What is the Average Midwife Salary?

What is the Average Midwife Salary?

There are Many Different Types of Midwives 

(we will discuss the two main types present in the US today) and pay potential for each type of midwife.  It makes a difference if you are a Certified Professional Midwife (CPM) or a Certified Nurse Midwife (CNM).  It makes a difference what you make as a midwife whether you are employed or run your own midwifery practice.  

I know midwives that can qualify for Medicaid while running their own practices for the first couple years of getting going.  I know midwives that are millionaires from creating a multiple birth center franchise model within their community.

There isn’t any data out there with hard credibility for midwife salary except for Certified Nurse Midwives.  From my consulting experience and being in this industry for the last 20yrs, the average midwife salary for a Certified Professional Midwife is $60-80,000 while working for someone else and then $80-120,000 when working for themselves by being a business owner.

What is the Average Midwife Salary?

Per Bureau of Labor Statistics (BLS), Certified Nurse Midwife salaries continue to increase over the years.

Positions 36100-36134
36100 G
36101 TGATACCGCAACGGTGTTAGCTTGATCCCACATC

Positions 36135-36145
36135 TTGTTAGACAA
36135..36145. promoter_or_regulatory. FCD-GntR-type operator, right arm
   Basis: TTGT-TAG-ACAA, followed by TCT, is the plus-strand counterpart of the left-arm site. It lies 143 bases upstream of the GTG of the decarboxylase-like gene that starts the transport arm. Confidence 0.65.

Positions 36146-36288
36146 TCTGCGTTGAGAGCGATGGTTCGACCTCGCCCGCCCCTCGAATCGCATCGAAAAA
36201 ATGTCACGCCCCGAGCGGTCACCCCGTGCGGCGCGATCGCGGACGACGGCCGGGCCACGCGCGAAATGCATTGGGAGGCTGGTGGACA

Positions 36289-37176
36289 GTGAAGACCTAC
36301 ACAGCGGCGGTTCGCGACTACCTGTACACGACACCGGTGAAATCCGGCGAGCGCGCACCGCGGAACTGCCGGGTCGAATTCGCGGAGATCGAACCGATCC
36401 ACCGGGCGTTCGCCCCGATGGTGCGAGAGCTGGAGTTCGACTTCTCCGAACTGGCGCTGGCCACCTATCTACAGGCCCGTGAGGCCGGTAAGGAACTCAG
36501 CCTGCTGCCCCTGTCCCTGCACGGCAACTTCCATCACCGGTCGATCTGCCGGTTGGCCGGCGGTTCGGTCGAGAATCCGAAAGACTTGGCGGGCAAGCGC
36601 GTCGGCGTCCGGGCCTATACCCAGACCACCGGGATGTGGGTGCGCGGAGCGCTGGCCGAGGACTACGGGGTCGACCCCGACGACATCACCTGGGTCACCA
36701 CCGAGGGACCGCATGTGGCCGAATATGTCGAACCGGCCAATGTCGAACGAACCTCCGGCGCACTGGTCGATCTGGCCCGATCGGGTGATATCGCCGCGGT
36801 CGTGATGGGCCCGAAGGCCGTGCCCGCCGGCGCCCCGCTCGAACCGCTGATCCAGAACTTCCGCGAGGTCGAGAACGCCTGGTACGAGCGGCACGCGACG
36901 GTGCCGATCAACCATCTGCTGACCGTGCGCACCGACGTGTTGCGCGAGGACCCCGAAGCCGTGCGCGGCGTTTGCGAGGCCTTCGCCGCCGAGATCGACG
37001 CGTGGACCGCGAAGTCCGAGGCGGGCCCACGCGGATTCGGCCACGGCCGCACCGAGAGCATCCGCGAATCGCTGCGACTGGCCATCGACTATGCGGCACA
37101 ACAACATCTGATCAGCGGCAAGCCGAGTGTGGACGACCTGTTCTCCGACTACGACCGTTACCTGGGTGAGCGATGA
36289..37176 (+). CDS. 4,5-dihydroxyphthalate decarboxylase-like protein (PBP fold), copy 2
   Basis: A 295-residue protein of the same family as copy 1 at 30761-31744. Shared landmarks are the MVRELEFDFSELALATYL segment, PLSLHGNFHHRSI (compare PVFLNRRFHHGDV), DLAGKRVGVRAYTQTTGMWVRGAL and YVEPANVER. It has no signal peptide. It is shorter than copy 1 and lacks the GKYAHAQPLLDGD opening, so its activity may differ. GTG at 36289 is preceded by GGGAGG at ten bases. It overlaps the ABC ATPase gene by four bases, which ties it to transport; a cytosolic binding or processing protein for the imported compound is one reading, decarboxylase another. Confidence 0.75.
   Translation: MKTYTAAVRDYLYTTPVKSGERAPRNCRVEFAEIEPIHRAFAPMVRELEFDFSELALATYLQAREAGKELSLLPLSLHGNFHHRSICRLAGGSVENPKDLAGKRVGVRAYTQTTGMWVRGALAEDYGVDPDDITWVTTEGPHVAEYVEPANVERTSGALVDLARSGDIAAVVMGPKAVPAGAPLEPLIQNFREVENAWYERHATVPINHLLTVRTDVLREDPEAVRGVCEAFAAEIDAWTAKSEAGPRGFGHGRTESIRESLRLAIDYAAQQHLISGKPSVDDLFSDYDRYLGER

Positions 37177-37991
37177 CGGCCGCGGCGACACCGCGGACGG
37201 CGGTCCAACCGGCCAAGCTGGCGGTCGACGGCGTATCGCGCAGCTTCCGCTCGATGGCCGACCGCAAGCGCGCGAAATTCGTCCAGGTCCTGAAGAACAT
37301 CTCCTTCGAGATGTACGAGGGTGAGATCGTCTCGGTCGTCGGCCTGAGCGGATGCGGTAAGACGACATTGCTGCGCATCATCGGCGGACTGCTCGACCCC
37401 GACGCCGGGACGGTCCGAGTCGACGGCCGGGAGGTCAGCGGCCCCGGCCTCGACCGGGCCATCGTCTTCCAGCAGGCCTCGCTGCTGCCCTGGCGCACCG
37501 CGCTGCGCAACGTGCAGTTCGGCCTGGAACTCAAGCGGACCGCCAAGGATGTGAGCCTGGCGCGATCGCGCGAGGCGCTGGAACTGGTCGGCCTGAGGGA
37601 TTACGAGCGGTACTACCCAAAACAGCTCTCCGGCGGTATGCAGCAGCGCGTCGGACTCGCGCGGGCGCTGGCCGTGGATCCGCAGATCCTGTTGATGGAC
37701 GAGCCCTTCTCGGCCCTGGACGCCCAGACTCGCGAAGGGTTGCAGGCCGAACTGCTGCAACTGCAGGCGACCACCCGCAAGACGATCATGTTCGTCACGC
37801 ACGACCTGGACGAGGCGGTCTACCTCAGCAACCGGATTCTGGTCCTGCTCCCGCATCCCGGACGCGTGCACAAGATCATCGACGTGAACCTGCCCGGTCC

Data published by the BLS shows that the average annual wage for nurse midwives was $114,210 as of May 2021. That’s up from $106,910 three years earlier Based on my consulting experience and research analysis of current job postings for midwives across the US, a Certified Nurse Midwife working for a birth center or home birth practice gets offers around $80-100,000 a year.

 Certified Nurse Midwives can make more with working at the hospital for around $100-130,000 a year with benefits.  Once midwives start getting into administration roles with additional responsibilities like Midwife Director, average salary is closer to $140-170,000 a year.

When a midwife chooses to start her own business, the salary earned from the midwifery practice can be barely anything to highly lucrative income stream from their practice. You can choose many different midwife service lines to offer and each have more profits than others. 

 Mental health and maternity support tend to be lower revenue streams, but having the right negotiating tools for getting great insurance contracts can change that right around.  Women health clinics with more medical and procedural visit focus tend to make more money per visit than midwives focusing on prenatal, birth, and postpartum services.

Based on my extensive midwifery experience, the average midwife salary with being a business owner is $120-180,000 a year. Midwives that get employed have a max salary cap around $140,000 if keeping to traditional midwifery skill sets when searching current job postings.  

There is a wide range of potential salary that a midwife can make based on educational background, where living, trainings, practice setting, and being an employee versus a business owner.  Midwives can truly make as little or as much money as they want based on their negotiating and business skills!